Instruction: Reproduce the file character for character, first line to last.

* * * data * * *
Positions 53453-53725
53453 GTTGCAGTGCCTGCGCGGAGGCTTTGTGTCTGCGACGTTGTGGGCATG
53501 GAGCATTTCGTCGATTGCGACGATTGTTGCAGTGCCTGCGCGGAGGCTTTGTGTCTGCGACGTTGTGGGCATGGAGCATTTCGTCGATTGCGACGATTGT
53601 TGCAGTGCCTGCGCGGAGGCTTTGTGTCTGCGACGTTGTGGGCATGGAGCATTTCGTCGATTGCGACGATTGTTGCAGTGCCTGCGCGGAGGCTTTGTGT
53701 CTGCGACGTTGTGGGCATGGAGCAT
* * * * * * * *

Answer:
Positions 53453-53725
53453 GTTGCAGTGCCTGCGCGGAGGCTTTGTGTCTGCGACGTTGTGGGCATG
53501 GAGCATTTCGTCGATTGCGACGATTGTTGCAGTGCCTGCGCGGAGGCTTTGTGTCTGCGACGTTGTGGGCATGGAGCATTTCGTCGATTGCGACGATTGT
53601 TGCAGTGCCTGCGCGGAGGCTTTGTGTCTGCGACGTTGTGGGCATGGAGCATTTCGTCGATTGCGACGATTGTTGCAGTGCCTGCGCGGAGGCTTTGTGT
53701 CTGCGACGTTGTGGGCATGGAGCAT